Whether you’re first meeting someone or greeting them for the hundredth time, a good handshake is important. A strong shake conveys confidence, strength, warmth, honesty, and a host of other good character traits. The fact that well-executed handshakes create a positive first impression isn’t just anecdotally true, either, but has even been born out by several research studies.
So if you want to learn how to impress compadres and strangers alike, we offer this complete multi-media guide to giving a great handshake.
How to Give a Great Handshake: An AoM Instructional Film
The Full-Text Instructions
Giving a successful and confident handshake boil down to these 3 keys:
- How you do it
- When you do it
- Where you do it
- Make sure your handshake is firm and not a dead fish grip. However, you don’t want to crush the other person’s hand with a death grip.
- Go for the “web touch.” You want the webbing between your thumb and index finger to meet the same spot on the other person’s hand.
- Make sure you don’t have food or grease on your hands. You want the person to remember you, not what you ate.
- If your hands are sweaty, give them a quick nonchalant wipe on your pants.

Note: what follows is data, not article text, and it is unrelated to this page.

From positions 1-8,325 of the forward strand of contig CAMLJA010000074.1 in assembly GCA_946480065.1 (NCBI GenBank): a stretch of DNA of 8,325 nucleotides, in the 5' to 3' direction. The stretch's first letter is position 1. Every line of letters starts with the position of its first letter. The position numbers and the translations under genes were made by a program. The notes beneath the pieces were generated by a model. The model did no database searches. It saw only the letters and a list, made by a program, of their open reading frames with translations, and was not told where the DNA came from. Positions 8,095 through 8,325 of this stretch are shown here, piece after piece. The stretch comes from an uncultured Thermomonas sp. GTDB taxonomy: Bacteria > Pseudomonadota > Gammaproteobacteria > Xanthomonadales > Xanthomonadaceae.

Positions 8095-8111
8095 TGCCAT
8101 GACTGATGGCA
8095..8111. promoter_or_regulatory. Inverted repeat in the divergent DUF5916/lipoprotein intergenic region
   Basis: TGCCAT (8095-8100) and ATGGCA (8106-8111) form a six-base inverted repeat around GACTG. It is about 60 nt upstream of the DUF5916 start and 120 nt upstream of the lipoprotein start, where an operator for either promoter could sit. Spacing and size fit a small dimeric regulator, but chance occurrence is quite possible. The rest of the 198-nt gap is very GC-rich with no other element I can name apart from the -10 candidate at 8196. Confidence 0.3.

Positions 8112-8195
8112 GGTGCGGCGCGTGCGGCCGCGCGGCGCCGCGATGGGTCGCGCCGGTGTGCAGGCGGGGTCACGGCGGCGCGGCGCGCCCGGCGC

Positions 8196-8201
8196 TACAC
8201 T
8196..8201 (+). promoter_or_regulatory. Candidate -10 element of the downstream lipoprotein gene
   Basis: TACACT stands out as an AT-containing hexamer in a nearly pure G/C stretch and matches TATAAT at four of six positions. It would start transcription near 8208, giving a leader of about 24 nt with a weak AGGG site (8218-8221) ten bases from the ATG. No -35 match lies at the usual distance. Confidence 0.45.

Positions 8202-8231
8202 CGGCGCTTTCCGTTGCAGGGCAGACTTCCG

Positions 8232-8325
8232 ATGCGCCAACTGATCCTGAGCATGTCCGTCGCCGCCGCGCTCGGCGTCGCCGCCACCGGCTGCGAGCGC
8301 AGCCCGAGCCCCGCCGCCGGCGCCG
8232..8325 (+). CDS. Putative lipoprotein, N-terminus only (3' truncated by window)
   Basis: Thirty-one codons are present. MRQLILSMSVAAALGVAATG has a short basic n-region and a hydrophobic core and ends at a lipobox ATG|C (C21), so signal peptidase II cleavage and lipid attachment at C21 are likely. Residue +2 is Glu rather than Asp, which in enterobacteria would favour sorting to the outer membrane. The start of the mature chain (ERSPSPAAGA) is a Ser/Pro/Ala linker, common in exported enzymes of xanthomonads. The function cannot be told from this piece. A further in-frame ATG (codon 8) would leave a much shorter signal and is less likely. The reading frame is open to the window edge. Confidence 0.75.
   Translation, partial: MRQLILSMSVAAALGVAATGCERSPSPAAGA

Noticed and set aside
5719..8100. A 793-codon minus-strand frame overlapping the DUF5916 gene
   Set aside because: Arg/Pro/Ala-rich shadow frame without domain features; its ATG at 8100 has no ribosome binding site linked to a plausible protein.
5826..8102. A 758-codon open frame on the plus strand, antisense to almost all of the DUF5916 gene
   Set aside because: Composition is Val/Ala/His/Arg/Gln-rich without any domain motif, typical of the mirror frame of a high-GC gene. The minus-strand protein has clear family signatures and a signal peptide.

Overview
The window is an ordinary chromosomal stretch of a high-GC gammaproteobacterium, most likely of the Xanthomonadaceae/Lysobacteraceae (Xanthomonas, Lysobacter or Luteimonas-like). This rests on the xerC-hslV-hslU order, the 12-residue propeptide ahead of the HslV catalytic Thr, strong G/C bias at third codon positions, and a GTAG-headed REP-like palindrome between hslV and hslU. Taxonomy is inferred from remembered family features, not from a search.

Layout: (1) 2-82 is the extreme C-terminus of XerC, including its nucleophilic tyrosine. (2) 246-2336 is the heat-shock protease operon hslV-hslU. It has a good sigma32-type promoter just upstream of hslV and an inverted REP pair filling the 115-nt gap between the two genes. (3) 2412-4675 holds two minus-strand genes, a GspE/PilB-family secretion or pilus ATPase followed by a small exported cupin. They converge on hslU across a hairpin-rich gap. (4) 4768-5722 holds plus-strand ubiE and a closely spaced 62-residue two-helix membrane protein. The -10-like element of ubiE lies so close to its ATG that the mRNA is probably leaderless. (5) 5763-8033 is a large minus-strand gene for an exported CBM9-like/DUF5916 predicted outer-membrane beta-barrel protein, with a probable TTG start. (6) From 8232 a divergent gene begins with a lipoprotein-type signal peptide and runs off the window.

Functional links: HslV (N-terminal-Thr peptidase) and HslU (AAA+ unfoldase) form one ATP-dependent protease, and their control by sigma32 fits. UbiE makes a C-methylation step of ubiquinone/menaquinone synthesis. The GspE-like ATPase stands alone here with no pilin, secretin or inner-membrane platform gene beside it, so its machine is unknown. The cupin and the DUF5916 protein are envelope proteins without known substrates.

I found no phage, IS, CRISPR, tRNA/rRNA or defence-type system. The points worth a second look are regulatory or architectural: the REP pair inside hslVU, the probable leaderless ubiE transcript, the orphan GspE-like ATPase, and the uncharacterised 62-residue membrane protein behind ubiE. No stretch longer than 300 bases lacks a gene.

- When you offer your hand, look the person in the eye and smile.
A good handshake requires good timing. At a party or social event, make sure to shake the host’s hand when arriving and leaving. Shake hands with anyone you’re meeting for the first time, as well friends, family, and acquaintances with whom you don’t feel close enough for hugging to seem appropriate.
Many people avoid offering handshakes because they’re afraid of being left hanging. If you’re not sure if someone will notice your offer, extend your hand anyways. Most of the time people will notice your handshake offer and quickly grasp your hand.
So what if you are left hanging?
I hate when this happens, especially when everyone but the person with whom you were trying to shake hands saw the rejection. Don’t feel embarrassed. The problem isn’t that the other person doesn’t think you’re important, but simply that you’re timing was off. Remember the following tips:
- Don’t offer a handshake if the other person is engrossed in conversation with someone else.
- Don’t approach someone from the side with your extended hand. It’s hard to see.
- Audibly greet the person to get their attention and then offer your hand.
Also be aware of varying social norms. Most cultures have different customs for when and if to shake hands. In our culture, for example, you typically want to wait to see if a woman offers her hand first, instead of initiating the shake yourself. In other cultures, shaking hands with a woman is never appropriate. Be aware of these and other cultural differences, especially when you travel.
Handshakes are good everywhere! Make sure to shake plenty of hands when you go to any social gathering, religious function (again, being sensitive to varying customs), family reunion, wedding, etc. Be liberal with your handshakes, and you’ll perfect the art in no time.
Your 60-Second Illustrated Crib Sheet
Tags: Social Skills